A startup will need to conduct field trials, test the product on a few potential customers, onboard mentors, and build a formal team for which it can explore the following funding sources: founders, friends, family, incubators, venture capital companies, and more. One of the most common types of investors participating in seed funding is known as “angel investors”. Angel investors tend to invest in riskier business ventures and ideas in exchange for equity. 

Series A


This is the Rounds of Funding, which is known as the early traction stage. At the Early Traction stage, a startup’s products or services which have been launched in the market show the Key performance indicators such as customer base, revenue, app downloads, etc. which are imperative at this stage, and thus startups opt for Series A to optimize their user base and grow them more, expand to new geographies, & product offerings.

The startup tries to scale its products across different markets. At this round of financing, it is quite important to have a viable business model with strong growth potential and a full-proof plan that will help to generate long-term profit. Usually, Series A rounds raise approximately $2 million to $15 million, this number increased on average because of high tech industry valuations, or unicorns. The average Series A funding as of 2020 is $15.6 million.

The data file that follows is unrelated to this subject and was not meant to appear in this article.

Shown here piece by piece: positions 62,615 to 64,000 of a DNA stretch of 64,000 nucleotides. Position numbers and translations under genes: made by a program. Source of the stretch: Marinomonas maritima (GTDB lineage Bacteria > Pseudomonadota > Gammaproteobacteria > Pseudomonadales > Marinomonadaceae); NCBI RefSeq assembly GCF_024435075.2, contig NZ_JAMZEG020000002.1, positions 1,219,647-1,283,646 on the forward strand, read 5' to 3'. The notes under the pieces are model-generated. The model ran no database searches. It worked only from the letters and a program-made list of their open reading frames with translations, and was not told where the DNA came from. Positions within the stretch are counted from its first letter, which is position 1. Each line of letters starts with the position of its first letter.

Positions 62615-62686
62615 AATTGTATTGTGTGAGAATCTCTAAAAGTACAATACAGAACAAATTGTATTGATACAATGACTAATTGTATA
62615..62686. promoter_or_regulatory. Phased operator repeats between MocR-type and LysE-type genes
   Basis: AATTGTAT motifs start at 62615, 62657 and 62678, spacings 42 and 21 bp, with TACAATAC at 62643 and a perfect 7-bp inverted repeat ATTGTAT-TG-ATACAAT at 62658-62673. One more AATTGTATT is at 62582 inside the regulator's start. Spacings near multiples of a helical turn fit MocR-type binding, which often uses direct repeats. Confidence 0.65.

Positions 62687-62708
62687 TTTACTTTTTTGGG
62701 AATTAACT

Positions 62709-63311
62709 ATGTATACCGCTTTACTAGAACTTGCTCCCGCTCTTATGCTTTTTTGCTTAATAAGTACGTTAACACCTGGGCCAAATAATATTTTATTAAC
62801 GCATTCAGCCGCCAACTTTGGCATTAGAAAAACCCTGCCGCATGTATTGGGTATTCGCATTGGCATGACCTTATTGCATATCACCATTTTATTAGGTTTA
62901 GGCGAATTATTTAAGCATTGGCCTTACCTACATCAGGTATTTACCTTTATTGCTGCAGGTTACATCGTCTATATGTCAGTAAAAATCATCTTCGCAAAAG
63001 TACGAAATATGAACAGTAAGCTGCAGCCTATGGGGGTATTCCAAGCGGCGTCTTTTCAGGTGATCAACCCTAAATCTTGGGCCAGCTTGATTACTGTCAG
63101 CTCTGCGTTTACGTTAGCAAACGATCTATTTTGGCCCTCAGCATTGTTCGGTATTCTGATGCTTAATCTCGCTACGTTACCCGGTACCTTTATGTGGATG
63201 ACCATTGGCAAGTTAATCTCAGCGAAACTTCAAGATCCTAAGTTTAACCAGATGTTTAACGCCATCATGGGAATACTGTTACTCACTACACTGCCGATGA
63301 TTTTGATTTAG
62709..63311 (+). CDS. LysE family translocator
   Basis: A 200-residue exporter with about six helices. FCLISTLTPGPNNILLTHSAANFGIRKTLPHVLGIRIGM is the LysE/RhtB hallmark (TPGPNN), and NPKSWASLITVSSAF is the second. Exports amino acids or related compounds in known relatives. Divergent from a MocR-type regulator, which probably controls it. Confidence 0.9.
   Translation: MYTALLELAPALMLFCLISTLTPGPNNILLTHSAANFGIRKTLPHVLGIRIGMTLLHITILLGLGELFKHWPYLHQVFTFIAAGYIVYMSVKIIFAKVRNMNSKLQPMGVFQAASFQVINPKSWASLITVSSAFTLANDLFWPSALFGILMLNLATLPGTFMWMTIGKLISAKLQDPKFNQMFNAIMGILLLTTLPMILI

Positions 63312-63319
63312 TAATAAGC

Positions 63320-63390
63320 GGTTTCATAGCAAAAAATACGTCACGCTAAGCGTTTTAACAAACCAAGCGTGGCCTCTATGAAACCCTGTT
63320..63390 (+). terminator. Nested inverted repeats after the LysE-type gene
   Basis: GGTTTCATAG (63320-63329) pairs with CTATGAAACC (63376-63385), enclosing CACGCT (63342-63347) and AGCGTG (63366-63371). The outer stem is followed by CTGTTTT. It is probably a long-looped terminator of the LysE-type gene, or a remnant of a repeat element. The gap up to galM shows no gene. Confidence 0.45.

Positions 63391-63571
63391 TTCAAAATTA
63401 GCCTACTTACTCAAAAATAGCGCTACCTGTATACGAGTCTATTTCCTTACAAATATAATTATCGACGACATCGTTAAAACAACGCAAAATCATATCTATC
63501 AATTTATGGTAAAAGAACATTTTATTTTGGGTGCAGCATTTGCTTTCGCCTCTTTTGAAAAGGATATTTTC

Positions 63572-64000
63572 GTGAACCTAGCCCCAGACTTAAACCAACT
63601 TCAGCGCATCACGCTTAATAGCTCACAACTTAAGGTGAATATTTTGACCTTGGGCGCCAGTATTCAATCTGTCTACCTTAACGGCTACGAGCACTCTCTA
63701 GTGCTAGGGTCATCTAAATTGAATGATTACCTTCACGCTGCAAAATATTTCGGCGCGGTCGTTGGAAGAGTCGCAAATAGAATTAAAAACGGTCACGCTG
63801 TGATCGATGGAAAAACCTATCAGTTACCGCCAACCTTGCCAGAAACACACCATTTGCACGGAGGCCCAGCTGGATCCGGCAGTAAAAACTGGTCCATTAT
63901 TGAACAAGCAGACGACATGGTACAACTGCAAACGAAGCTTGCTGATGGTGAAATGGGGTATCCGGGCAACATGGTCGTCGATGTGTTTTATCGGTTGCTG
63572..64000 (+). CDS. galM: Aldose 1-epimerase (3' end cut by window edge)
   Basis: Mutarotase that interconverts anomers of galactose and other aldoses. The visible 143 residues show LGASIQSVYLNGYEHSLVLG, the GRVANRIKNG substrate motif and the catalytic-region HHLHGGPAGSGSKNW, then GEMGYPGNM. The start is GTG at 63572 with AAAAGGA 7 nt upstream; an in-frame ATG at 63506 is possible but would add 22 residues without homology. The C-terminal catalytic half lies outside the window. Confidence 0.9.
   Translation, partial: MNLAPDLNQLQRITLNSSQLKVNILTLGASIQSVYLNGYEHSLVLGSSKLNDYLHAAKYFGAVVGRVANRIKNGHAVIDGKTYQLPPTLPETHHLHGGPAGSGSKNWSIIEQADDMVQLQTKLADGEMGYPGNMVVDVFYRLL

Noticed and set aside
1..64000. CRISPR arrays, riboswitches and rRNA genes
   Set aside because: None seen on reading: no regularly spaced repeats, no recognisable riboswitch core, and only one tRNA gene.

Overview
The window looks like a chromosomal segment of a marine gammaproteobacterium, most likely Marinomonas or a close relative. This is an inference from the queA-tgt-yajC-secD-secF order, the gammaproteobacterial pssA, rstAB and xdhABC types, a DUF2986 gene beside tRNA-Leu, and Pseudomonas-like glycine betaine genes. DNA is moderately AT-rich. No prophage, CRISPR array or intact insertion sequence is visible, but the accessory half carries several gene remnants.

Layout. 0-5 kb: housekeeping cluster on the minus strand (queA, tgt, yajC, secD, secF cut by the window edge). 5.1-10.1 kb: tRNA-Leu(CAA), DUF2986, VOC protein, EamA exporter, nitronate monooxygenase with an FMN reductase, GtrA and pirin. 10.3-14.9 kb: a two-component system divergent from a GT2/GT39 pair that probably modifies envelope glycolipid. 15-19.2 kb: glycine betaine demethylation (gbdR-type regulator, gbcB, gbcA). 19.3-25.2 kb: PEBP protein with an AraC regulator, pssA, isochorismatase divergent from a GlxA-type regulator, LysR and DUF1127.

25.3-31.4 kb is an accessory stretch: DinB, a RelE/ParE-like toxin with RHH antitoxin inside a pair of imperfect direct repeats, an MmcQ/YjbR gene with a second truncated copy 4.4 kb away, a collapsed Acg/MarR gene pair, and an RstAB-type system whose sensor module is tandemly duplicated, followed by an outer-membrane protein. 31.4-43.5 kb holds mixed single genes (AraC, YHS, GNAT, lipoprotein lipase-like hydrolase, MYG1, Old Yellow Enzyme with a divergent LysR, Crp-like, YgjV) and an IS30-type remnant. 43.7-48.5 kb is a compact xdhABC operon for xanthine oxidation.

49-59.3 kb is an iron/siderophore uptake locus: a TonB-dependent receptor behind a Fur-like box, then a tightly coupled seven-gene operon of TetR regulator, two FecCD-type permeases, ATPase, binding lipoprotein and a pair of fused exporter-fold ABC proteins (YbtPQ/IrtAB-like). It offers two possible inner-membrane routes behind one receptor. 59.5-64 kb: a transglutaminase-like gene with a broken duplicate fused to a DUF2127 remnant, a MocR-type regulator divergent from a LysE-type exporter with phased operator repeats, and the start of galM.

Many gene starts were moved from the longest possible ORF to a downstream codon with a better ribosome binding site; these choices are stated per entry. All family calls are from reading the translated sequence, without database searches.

Many startups during this stage, typically have a high cash burn rate due to consecutively spending on discounts, offers & rewards for customers to engage them more with the product plus have their feedback on the product to make it more appealing to them, thus eventually increasing the retention of the customers.

It is very usual for some startups to opt for crowdfunding other than any traditional investors for their Series A, companies do this for either of the two reasons. First, it is one of the most popular ways & thus reduces the overall liquidity of the equity. Second, many startups often fail to convince the investors for Series A even though they have had seed funding. Only fewer than half of the seed-funded business venture make it to series A.

Because at this stage of the Series of funding investors rather look for a strong strategy along with a business model to make it a successful money-making business. Most of the Series A startups come from traditional venture capitalists who invested in their seed round. In exchange for their investment, typical Series A investors commonly receive preferred or common stock of the company, deferred stock, deferred debt, or some combination of those.